D.C. Statehood Is Good for the Democrats, Good for DemocracyRoundup
tags: African American history, urban history, Washington DC, DC Statehood
Chris Myers Asch teaches history at Colby College. George Derek Musgrove is associate professor of history at the University of Maryland, Baltimore County. They are the co-authors of Chocolate City: A History of Race and Democracy in the Nation’s Capital.
As Election Day nears, conservative lawmakers like Senator John Barrasso of Wyoming have warned that Democrats plan to “stack the Senate” by admitting new states to the union if they win control of the presidency and Congress. We certainly hope so. Democrats should make District of Columbia statehood a top priority if they win in November. Adding a star to the American flag for the district would be good for the Democratic Party and good for democracy.
This is especially important now, as demographic shifts risk radically unbalancing the electoral system. As Democrat-friendly urban areas continue to grow, low-population conservative states in the Midwest and Mountain West have gained electoral strength that far exceeds their numbers. As per one estimate, if this trend continues, by 2040 roughly 30 percent of the population will control nearly 70 Senate seats and a disproportionate chunk of the Electoral College. With many Republican state legislatures openly pursuing an agenda of gerrymandering and voter suppression, the enormous power reserved to small states will be disproportionately wielded by the old, the white and the Republican.
We already have seen the impact of this imbalance. In 2016 Donald Trump lost the popular vote by nearly 3 million ballots yet won the presidency in the Electoral College. Democrats earned 18 million more votes nationwide than Republicans among 2018 Senate candidates, yet the GOP increased its majority in the chamber. And in the past four years a bare majority of senators, representing a minority of Americans have blocked an effort to remove a President from office despite incontrovertible evidence that he committed impeachable offenses. They have confirmed two Supreme Court justices and are poised to confirm a third.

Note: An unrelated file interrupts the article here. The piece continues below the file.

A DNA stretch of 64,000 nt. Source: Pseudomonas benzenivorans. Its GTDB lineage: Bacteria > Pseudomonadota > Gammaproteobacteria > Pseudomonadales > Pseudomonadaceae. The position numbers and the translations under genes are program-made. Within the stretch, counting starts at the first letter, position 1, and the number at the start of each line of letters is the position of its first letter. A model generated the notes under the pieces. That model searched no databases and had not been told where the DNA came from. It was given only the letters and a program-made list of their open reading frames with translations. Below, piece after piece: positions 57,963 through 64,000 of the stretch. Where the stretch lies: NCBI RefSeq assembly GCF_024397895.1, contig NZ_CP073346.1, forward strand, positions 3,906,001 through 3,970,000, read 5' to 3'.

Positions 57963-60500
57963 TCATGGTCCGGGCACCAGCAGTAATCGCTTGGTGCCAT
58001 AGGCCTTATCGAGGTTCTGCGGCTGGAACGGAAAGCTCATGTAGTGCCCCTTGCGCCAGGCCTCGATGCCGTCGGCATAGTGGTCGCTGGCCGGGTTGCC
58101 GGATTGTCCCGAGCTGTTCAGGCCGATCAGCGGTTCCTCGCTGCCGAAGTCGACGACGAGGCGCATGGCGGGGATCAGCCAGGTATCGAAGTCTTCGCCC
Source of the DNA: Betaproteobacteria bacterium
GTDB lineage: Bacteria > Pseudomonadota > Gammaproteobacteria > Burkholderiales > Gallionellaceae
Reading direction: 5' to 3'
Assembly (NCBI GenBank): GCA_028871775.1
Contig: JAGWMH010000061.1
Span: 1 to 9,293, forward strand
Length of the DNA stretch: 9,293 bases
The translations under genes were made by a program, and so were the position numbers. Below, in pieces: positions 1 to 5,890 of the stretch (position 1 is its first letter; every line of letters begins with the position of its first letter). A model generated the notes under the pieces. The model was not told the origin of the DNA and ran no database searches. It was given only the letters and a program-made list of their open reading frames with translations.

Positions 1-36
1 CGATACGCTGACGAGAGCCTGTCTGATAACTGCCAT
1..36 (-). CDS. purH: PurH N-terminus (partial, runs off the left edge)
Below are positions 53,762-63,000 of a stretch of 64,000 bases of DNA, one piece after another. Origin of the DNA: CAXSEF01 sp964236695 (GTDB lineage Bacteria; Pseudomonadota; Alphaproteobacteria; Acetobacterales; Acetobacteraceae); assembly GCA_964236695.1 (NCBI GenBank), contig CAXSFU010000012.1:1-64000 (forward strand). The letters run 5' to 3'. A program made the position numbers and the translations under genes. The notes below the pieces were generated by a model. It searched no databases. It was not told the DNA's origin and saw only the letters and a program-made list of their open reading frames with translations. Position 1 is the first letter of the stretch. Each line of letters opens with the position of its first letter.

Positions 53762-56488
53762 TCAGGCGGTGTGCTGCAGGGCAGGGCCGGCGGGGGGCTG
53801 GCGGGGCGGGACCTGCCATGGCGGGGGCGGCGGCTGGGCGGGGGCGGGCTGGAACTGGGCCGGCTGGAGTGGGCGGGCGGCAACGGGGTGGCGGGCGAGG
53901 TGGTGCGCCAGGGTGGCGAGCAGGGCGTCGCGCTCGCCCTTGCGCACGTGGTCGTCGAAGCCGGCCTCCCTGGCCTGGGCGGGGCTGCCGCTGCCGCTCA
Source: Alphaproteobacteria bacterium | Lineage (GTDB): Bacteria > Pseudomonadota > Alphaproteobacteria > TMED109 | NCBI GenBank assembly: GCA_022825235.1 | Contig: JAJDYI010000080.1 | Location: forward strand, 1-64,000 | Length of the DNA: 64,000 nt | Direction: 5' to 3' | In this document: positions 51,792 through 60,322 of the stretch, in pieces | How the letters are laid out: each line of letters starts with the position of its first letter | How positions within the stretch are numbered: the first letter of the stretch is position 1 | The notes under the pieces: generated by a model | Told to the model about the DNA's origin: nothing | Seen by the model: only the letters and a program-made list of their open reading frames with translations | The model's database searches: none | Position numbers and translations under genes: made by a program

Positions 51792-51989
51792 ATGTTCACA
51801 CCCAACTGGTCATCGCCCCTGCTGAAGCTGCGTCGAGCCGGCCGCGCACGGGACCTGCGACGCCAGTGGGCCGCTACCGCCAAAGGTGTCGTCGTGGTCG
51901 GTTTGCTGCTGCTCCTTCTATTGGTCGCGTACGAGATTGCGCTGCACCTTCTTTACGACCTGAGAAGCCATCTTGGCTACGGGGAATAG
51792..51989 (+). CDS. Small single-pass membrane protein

Such a radical disconnect between the will of the majority and the power of a minority has created a crippling crisis of legitimacy.
This summer, the House of Representatives voted 232-180 to turn Washington, D.C., into the nation’s 51st state. The first D.C. statehood bill to pass a house of Congress, the legislation would shrink the federal district to the White House, the National Mall, and the Capitol complex, and grant voting representation in the House and Senate to the 700,000-plus D.C. residents who live outside of those areas.
Republicans are vehemently opposed. Why? Not for any procedural or good-faith constitutional reasons. D.C., which has more people than Vermont or Wyoming and is gaining on Alaska, pays more in federal taxes than 21 states and its young people have served in every U.S. war of the past two centuries. D.C. residents originally had the right to vote in congressional elections, but it was stripped away by the Organic Act of 1801, a hastily crafted bill passed by a lame-duck Federalist Congress. They have been fighting for voting representation in Congress ever since.
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